- by New Deal democrat
This is something I haven't looked at in awhile. Since 2013, I have documented the stagnation vs. growth in average and median wages, for example here and here. I last did this in 2017. So let's take an updated look.
We have a variety of economic data series to track both average and median wages:
Let's start with nominal wages. The first graph below shows the YoY% growth in each of the four measures:
While each is noisy, the overall trends are clear:
- First, in this cycle as in the last, wage growth declined coming out of recessions, then rose as the expansion continued.
- Second, by most measures nominal growth has picked up somewhat in the last year.
- Third, secularly there has been an undeniable slowdown in wage growth, which (while not shown) was 4-6% in the late 1990s peak and 3-4% at the 2000s peak. So far in this expansion it is no better than 2.5%-3%. I believe this is in part due to how weak the employment situation was for so long into this expansion, but also secularly due to shifts in bargaining power, as employers learn over time that employees can be retained with lower and lower annual increases in compensation.
Now let's turn to the real, inflation-adjusted measures. Our first graph starts out normed to 100 for each measure in the fourth quarter of 2007.
After a spike during the Great Recession due entirely to the collapse of gas prices at that time, real wage growth declined through 2013 time frame, then rose significantly from late 2014 through early 2016 mainly due to the decline in gas prices. Since that time, 3 of the 4 measures (all except the ECI) have turned flat if not worse. Further, note the divergence between the mean measure of the average hourly earnings (blue) and median measures in usual weekly earnings (red) and the employment cost index (green), strongly suggesting that gains have been skewed towards the upper end of the income distribution.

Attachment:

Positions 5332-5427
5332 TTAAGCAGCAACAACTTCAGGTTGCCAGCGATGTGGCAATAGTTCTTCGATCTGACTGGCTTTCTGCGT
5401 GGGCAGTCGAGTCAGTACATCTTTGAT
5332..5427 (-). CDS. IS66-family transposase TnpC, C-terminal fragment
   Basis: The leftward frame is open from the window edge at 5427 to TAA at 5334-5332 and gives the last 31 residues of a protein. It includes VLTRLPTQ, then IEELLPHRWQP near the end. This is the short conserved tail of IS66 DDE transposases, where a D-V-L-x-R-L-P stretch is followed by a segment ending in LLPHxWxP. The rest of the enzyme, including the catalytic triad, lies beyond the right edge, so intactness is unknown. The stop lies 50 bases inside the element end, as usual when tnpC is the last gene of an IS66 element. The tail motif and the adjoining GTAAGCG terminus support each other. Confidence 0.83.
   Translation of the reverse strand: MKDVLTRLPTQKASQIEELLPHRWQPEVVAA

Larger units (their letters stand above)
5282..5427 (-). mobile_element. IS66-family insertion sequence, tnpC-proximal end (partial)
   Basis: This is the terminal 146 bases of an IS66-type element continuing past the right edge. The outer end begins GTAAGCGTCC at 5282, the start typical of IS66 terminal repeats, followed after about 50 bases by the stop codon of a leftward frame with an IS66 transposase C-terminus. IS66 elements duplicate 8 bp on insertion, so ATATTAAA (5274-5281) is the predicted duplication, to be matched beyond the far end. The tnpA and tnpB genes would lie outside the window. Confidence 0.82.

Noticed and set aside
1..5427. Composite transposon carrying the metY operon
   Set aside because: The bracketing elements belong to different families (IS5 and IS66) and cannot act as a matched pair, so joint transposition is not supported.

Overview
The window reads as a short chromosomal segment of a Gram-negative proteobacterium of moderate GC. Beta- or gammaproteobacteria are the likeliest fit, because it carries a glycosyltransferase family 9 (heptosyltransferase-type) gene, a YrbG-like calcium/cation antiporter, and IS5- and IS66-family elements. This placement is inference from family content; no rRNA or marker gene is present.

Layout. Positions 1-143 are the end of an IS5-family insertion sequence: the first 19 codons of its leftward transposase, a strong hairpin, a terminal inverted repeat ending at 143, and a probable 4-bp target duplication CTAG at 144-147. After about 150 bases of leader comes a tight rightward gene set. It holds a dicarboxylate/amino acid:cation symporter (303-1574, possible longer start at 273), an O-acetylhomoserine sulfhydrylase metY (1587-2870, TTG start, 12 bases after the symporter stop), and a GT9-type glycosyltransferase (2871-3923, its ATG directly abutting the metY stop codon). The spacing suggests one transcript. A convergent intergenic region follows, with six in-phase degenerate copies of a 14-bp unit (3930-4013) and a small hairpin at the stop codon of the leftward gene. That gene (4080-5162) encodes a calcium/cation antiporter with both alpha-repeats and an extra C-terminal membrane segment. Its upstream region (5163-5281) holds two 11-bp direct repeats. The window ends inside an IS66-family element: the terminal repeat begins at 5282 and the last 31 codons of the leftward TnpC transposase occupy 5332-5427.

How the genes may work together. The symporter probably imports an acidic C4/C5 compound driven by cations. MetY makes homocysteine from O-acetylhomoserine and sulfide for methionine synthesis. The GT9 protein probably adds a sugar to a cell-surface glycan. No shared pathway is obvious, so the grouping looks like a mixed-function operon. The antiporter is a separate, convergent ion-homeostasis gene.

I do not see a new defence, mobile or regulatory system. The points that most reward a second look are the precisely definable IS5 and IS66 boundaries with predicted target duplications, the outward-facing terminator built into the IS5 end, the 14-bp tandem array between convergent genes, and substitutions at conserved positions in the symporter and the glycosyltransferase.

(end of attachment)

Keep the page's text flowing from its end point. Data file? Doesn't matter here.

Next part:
Finally, let's look at the YoY% real growth in the four measures:
Here the picture continues to be not good at all. After growing 2-3% in real terms during 2014-15, in 2016 real wage growth decelerated to only 0.5%-1.5% across the spectrum of measures, and as of the most recent readings is between -0.5% to +0.5% .
In my last look at this data over a year ago, I concluded that the prospects for further meaningful wage growth for the broad mass of American workers during this cycle was dim. Nothing that has happened since that time has changed this poor result. What little nominal acceleration in gains there has been in any of the four series has been entirely negated by inflation. What gains in income have been made at the household level appear to be due exclusively to declines in the unemployment and underemployment rates.